Visual focus: Check that the focus is clearly visible as you tab through the elements, that is, you can tell which element has focus, e.g., links have a gray outline around them or are highlighted.

Tab Focus

All functionality by keyboard: I can do everything with the keyboard (I don’t have functionalities only available with mouse hover)

Indeed, I can use the up and downs arrows to select the dropdown options and the space key to select the terms of service.

Drop-down lists: I can move through all the options of the drop-down list without triggering an action


Forms, labels, and errors

Labels

❌ Check that every form control has a label associated with it using ‘label’, ‘for’, and ‘id’.

<label>Name: {name}</label>
<input id="name" type="text" value={name} onChange={onChangeName} required />

I missed the for attribute for the label, so I had to adapt like so:

<label for="firstname">Name: {name}</label>
<input id="name" type="text" value={name} onChange={onChangeName} required />

✅ Check that the labels are positioned correctly. For left-to-right languages, labels should usually be:

  • Left of text boxes and drop-down lists.
  • Right of radio buttons and checkboxes.

I am very surprised of this guideline as my label is not positioned left to the text box mais above.

Top box

They give survey examples where the label is also above (here), so I would leave it that way as I prefer this design, and it seems it does not have impact on accessibility.


Required fields and other instructions

❌ Check that any fields that are required/mandatory are clearly indicated.

The mandatory fields were not clearly indicated in the first version of the form.

Missing requirement

The indicator does not have to rely on color alone, I had to add a <span>(required)</span> attribute to each label to make it clear.

<label for="firstname">Name: {name}<span>(required)</span></label>
<input id="name" type="text" value={name} onChange={onChangeName} required />

Top box

✅ Check that any instructions for completing the form are before they are needed.


Error handling

✅ Check that clear and specific guidance is provided to help people understand and fix the error.

✅ Check that the errors are easily findable. Generally it is best if the error messages are before the form, rather than after the form.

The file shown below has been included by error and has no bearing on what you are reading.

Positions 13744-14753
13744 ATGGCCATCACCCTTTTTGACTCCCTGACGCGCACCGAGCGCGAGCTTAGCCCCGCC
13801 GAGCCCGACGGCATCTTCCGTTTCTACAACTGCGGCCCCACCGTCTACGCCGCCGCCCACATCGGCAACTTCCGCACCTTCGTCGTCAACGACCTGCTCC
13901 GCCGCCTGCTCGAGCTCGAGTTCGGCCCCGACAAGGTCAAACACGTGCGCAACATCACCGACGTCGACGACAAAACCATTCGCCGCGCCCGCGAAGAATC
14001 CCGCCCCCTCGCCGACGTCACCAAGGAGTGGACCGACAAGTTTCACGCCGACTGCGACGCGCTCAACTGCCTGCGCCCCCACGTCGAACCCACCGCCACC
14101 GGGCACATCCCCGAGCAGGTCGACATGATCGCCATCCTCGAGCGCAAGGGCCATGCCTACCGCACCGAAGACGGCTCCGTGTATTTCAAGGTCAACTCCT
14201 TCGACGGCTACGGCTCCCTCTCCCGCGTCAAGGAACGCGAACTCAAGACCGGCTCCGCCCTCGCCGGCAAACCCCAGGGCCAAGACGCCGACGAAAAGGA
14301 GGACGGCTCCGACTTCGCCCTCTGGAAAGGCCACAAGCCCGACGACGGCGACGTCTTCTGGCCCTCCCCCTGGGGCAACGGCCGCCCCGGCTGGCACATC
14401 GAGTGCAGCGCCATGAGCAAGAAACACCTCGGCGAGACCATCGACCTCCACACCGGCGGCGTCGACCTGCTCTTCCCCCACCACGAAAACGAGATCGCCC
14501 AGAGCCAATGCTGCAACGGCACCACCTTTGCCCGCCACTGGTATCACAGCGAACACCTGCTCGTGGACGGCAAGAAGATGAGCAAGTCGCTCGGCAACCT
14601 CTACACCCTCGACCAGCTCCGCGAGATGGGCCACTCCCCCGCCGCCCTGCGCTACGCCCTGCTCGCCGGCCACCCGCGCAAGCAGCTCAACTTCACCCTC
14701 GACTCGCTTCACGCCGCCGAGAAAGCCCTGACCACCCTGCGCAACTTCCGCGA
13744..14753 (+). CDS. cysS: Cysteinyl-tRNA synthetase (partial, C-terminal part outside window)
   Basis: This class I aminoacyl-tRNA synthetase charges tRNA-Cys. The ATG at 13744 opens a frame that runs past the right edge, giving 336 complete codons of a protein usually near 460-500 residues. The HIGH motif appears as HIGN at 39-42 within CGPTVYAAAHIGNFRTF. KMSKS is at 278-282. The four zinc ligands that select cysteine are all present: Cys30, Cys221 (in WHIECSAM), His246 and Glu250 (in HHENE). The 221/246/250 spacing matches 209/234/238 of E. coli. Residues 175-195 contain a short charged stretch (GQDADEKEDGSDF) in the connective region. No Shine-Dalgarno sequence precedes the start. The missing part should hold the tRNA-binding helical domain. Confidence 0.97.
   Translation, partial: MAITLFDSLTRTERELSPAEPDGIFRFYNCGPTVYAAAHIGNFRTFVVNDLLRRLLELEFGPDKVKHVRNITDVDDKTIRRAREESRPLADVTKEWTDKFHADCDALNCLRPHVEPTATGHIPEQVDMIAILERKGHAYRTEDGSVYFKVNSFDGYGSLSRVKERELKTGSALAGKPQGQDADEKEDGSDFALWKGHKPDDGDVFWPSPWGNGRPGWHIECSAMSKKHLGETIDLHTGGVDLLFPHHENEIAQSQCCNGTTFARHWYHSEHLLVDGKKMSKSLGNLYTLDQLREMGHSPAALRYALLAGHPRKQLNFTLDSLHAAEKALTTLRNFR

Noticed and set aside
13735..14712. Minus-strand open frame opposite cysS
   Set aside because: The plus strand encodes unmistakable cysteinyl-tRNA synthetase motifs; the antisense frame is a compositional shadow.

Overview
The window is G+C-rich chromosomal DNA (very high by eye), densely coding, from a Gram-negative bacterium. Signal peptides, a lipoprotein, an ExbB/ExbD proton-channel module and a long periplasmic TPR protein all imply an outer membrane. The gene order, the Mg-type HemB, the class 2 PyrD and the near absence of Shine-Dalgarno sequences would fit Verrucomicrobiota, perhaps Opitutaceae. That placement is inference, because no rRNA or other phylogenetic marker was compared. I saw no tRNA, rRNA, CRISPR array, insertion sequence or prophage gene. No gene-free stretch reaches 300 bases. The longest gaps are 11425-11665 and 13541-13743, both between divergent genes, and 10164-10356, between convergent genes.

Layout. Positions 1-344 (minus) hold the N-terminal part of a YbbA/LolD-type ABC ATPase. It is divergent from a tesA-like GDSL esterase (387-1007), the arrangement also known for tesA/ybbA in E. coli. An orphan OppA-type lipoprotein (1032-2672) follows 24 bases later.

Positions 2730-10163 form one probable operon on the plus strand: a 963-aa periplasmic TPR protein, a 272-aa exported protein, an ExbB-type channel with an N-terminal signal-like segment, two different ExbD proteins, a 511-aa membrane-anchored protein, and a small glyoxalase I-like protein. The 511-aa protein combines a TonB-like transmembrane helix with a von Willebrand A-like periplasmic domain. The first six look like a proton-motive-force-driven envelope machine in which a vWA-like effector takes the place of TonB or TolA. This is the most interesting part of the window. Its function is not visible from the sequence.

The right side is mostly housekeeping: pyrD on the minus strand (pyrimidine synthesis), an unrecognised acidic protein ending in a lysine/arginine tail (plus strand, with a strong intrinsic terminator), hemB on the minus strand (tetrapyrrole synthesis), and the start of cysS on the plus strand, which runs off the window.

✅ Check that the fields without errors are still populated with the data you entered.

This section is a bit more complicated. The errors displayed in my form are not explicit enough. It was ok but it wasn’t explicitly describing what was missing.

Before error

There is a small tutorial on React form to make it more accessible.

I remove the required attribute

    <label htmlFor="email">
        Email: <span>(required) </span>
    </label>

    <input
        name="email"
        type="email"
        id="email"
        value={email}
        onChange={onChangeEmail}
        required
    />

to write a more explicit error message

    <label htmlFor="email">
        Email: <span>(required) </span>
    </label>
    {errors.email && errors.email.type === "required" && (
        <span>Email is required</span>
    )}
    <input
        name="email"
        type="email"
        id="email"
        value={email}
        onChange={onChangeEmail}
        aria-invalid={errors.email ? "true" : "false"}
        ref={register({ required: true })}
    />

Now, the error clearly indicated what is missing. I could improve it with some CSS.

After error

I added these improvements to each input.

For the last checks, Moving, Flashing, or Blinking Content and Multimedia (video, audio) alternatives, this form does not apply to these guidelines as I don’t have any audio or interactive media.

Conclusion

It requires conscientious work to check a website accessibility. But W3C provides a lot of documentation to make the process easier !

I hope this article helps. Do not hesitate to reach out for feedback. As a beginner in Web Accessibility this may not be perfect.

Updated: